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A week of soul-searching on anti-Semitism

A week of soul-searching on anti-Semitism
A group of students from Newport Harbor High School in Newport Beach, pictured above, were photographed giving Nazi salutes around a swastika made out of red cups at a house party. (Jae C. Hong / Associated Press)

Good morning. I’m Paul Thornton, and it is Saturday, March 9, 2019. In the interest of starting off with bad news so it can only get better from there, I’ll begin by reminding you that the annual menace known as the migration to daylight saving time happens at 2 a.m. tomorrow morning. Let’s take a look back at the week in Opinion.

Events in Southern California and in Washington this week prompted some deep soul-searching on anti-Semitism. Locally, a video that emerged of high school students in Orange County giving a Nazi salute and making a swastika out of red plastic cups went viral, touching off widespread outrage and questions over how effectively our schools and communities are educating students about World War II and the Holocaust. Writing on our Op-Ed page, Navy veteran James Seddon says the incident in Orange County reminded him of why he continues to hold onto the “assortment of swastikas” his grandfather brought home with him after fighting in Europe in World War II:

After the tragic events in Charlottesville, I sat with my wife and son, who is about the age of the Orange County drinkers. We examined the swastikas my grandfather claimed as his spoils of war. We paged through the Nazi party membership book he brought home, with dues stamps, a speech by Adolf Hitler, and special stamps to commemorate and verify attendance for the book’s owner at rallies.

The items reek of evil.

I talked with my son about why we keep them, about how tangible items can bring history alive. They were seized by my grandfather at the Nazis’ downfall, and they are a lasting legacy to my grandfather and his comrades who stopped the spread of a terrible plague.

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In Washington, comments by Rep. Ilhan Omar (D-Minn.) speculating about the divided loyalty of Israel’s strongest supporters touched off a disagreement among Democrats about what exactly they should condemn — anti-Semitism in particular, since Omar’s comments were interpreted as repeating anti-Semitic tropes, or hate expressed against any group more broadly. In a blog post, deputy editorial page editor Jon Healey writes that the fight among House Democrats shows just how much more difficult it is for them to be in charge:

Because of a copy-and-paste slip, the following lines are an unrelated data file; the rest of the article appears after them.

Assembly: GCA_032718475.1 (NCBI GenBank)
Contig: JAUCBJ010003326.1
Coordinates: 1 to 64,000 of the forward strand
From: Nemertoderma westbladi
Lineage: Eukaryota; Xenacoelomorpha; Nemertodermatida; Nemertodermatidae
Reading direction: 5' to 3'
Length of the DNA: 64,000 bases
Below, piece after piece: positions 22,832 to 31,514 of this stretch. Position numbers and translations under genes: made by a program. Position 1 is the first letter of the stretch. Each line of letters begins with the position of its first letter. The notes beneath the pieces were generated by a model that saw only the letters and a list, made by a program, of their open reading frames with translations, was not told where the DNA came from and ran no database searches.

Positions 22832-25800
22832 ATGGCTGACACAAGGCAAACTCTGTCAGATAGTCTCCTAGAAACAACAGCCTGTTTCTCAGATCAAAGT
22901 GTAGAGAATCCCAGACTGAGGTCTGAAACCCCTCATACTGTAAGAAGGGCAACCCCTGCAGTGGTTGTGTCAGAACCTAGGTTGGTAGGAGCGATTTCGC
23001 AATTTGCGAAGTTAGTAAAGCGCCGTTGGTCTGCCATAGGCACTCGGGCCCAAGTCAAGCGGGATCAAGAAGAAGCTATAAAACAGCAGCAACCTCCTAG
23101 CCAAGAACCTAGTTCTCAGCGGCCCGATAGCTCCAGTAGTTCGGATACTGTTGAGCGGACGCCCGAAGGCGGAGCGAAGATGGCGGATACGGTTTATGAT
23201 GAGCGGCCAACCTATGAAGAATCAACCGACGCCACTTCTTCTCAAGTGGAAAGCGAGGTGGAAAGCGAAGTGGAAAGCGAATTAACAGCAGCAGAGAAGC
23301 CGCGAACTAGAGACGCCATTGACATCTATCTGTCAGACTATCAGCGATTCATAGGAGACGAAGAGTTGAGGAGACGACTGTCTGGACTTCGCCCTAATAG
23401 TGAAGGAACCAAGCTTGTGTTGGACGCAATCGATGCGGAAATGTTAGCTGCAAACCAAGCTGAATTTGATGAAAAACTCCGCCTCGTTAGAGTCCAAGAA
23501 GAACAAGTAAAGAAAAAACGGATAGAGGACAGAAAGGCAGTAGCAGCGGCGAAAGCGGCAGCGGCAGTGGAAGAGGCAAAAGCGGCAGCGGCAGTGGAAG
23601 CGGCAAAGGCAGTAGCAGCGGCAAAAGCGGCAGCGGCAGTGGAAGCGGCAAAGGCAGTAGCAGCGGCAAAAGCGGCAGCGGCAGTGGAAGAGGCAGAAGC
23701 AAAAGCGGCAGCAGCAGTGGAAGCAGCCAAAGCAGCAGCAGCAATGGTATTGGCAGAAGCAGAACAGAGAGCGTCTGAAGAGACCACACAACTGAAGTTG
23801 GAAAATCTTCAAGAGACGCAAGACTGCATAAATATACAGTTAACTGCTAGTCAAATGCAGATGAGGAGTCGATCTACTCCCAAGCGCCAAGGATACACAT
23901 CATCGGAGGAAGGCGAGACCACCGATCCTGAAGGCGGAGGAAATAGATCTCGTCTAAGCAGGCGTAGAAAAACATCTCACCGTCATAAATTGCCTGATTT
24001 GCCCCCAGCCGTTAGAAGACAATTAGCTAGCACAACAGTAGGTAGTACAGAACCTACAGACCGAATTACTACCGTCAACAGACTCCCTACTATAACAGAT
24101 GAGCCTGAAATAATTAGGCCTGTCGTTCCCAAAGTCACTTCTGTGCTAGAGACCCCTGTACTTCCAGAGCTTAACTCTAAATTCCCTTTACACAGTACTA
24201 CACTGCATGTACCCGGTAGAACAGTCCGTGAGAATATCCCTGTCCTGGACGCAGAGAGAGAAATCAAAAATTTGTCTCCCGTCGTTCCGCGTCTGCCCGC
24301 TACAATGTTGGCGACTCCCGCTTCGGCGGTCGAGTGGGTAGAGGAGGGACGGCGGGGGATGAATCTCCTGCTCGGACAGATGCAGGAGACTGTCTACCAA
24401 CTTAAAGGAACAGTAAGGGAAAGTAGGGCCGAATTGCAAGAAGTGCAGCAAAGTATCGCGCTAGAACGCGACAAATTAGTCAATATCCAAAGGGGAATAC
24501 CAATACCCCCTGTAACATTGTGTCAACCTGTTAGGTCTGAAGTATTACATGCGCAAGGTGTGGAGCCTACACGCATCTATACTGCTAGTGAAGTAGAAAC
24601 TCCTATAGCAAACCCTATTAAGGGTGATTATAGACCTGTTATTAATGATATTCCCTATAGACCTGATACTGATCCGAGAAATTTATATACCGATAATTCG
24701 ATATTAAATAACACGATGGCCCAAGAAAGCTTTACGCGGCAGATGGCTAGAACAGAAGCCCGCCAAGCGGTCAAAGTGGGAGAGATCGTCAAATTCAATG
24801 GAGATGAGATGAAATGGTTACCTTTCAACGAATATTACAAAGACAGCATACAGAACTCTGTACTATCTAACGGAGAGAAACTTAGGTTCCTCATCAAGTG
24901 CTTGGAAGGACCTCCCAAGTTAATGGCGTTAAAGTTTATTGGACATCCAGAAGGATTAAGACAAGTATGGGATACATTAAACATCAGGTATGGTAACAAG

There have been outliers in Congress for years in both parties, including weirdos such as James Traficant (D-Ohio) and Dana Rohrabacher (R-Costa Mesa) and extremists such as Dennis Kucinich (D-Ohio) and Michele Bachmann (R-Minn.). And while they occasionally embarrassed their colleagues, they were never held up as representative.

Yet Omar somehow gets held up as the face of the Democratic Party?

The House Democratic leadership is partly to blame for this. Republicans’ criticism of Omar prompted Democrats to take action against her to prove that they were as tough on anti-Semitism as the next elected official, rather than counting on the public to recognize the statements of a single, obscure pol for what they were. That was mistake No. 1.

Mistake No. 2 was refusing to single out Omar for criticism, or even denounce just the anti-Semitism implicit in the tropes she invoked. Instead, being Democrats, the resolution they offered also denounced a laundry list of other ills, for fear of singling out the person who caused the problem in the first place.

>> Click here to read more

Clarence Thomas’ opinions are starting to get scary. UC Berkeley Law Dean Erwin Chemerinsky warns that two dissents by the conservative Supreme Court justice could signal major changes to important constitutional protections. In one opinion, Thomas expressed the view that persons accused of crimes for which they can be sent to prison may not be entitled to legal representation, and in another he said New York Times vs. Sullivan was wrongly decided. L.A. Times

In California, it’s dry even when it’s wet. That’s the paradox faced by state regulators who still must convince the public that despite a plentiful Sierra Nevada snowpack and persistent rain throughout California, it’s still important for us to watch our water use. In an interview with Patt Morrison, Niki Woodard of the state Department of Water Resources sums up the situation in California: “We have such a variable climate that we never know when the next drought’s around the corner. We're still recovering from a major four-year drought that was quite devastating in parts of the state. So we never know when those conditions are coming back, and we can all work to keep that water in the ‘bank.’” L.A. Times

Vaccine-hesitant parents are victims, not fools. There are so many of them in California that the state eliminated the so-called personal belief exemption in 2015 — and yet measles cases are still popping up here. The solution: Resist the urge to scream at parents reluctant to vaccinate their children, and remember that they’re the victims of a slick misinformation campaign. Offer counter-narratives, and show some compassion. The only way to persuade is to get them to listen. New York Times

Benjamin Netanyahu: villain or victim of political persecution? Famed lawyer Alan Dershowitz says it’s the latter, and that the “crimes” the Israeli prime minister has been accused of committing aren’t really crimes. On the opposing side is Israeli activist and columnist Mika Almog, who accuses Netanyahu of “systematically gutting Israeli democracy and repeatedly attacking its gatekeepers.” L.A. Times

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